Please Let This Be Much Ado about Nothing: ‘Kill Claudio’ and the Laughter of Release
This article centers on the oft-criticized and baffling laughter elicited by Beatrice’s ‘Kill Claudio’ in Shakespeare’s Much Ado about Nothing. Although many productions take pains to avoid this laughter response, the tensions built in the aborted wedding of Hero and Claudio require release. In his theory of relief, Freud posits that laughter is the means by which psychic tension is released. Laughter in the moments up to and including Beatrice’s order does not carry the same emotional tension as that elicited by Dogberry’s malapropisms, the early witty banter between Beatrice and Benedick, nor the farce or slapstick of other Shakespearean plays. Instead, the laughter in this moment is a byproduct of an audience’s desire to expel the tension amassed at the scathing dismissal and fall of Hero, to return to the comic tone of earlier scenes, and most importantly to return to safety. Rather than avoiding this audience reaction, productions should recognize the laughter’s role as a communal emotional response.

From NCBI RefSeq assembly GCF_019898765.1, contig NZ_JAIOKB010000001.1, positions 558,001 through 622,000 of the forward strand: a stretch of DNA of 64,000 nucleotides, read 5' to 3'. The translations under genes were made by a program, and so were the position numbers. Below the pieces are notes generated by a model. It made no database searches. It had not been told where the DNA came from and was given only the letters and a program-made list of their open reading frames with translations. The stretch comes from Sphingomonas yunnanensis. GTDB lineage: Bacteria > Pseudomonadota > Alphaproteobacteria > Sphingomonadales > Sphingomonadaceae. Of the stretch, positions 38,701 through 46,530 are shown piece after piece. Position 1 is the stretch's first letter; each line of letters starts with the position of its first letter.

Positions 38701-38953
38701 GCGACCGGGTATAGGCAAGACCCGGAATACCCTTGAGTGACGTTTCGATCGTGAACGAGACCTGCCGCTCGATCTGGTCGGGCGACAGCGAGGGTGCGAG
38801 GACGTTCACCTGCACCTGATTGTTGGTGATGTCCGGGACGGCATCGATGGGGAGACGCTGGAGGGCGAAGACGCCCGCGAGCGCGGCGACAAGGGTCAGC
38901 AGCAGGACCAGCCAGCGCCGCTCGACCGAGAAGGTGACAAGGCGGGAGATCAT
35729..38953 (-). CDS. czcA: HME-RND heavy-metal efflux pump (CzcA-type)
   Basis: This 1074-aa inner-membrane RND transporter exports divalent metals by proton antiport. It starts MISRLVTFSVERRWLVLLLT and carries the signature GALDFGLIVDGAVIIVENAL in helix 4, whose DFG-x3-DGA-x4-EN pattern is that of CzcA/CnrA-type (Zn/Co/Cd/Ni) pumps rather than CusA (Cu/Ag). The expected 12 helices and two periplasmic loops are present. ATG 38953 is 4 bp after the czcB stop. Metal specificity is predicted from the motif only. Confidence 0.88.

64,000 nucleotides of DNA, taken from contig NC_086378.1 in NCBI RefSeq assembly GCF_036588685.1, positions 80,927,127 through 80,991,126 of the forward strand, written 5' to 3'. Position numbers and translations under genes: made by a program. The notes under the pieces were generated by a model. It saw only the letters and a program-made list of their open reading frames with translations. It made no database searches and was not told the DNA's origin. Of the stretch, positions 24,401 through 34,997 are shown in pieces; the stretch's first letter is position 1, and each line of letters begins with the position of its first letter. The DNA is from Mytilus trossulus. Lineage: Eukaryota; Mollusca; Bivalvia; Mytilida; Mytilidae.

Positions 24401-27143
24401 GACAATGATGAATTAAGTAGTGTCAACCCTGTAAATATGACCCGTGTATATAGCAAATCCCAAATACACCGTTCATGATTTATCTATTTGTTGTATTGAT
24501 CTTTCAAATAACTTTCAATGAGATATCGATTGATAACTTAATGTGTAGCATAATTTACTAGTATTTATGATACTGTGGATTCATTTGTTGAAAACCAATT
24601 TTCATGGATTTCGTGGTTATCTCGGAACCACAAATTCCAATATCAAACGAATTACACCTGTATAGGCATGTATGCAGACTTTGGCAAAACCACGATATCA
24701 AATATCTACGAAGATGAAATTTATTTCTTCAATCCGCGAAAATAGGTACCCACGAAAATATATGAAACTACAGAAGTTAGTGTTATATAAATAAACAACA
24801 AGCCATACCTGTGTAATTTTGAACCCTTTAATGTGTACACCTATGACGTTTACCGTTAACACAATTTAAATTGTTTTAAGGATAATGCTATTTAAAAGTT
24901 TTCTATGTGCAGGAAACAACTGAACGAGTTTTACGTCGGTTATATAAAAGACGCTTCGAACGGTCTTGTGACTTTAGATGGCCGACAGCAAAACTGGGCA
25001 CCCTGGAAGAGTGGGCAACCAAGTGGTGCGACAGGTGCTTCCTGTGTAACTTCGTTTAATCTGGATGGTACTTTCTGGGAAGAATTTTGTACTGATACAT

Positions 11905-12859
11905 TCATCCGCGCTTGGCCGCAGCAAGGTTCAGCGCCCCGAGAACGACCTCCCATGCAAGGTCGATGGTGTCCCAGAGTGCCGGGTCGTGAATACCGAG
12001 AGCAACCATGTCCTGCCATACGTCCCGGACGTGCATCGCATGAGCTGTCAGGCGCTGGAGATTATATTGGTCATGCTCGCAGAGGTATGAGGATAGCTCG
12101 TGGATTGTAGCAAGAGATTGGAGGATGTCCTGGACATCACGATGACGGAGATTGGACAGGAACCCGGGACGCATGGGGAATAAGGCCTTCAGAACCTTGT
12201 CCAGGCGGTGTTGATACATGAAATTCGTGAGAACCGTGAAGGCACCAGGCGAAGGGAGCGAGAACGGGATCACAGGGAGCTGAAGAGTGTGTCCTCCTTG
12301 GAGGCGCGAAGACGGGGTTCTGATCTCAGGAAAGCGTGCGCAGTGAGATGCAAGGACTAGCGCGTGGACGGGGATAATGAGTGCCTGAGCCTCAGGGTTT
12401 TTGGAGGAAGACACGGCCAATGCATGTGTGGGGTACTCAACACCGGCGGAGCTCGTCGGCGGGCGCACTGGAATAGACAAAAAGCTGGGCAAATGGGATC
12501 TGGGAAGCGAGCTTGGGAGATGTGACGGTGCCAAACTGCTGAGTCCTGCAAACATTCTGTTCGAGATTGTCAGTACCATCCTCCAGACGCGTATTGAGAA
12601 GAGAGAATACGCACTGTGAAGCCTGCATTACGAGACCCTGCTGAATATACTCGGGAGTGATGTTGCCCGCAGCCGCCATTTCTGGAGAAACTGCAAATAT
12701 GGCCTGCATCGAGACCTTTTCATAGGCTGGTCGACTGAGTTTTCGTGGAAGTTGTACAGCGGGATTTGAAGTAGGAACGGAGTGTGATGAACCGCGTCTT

- There are currently no refbacks.
All articles and reviews published by Ceræ: An Australasian Journal of Medieval and Early Modern Studies are published under a CC BY-NC-ND license, unless otherwise specified.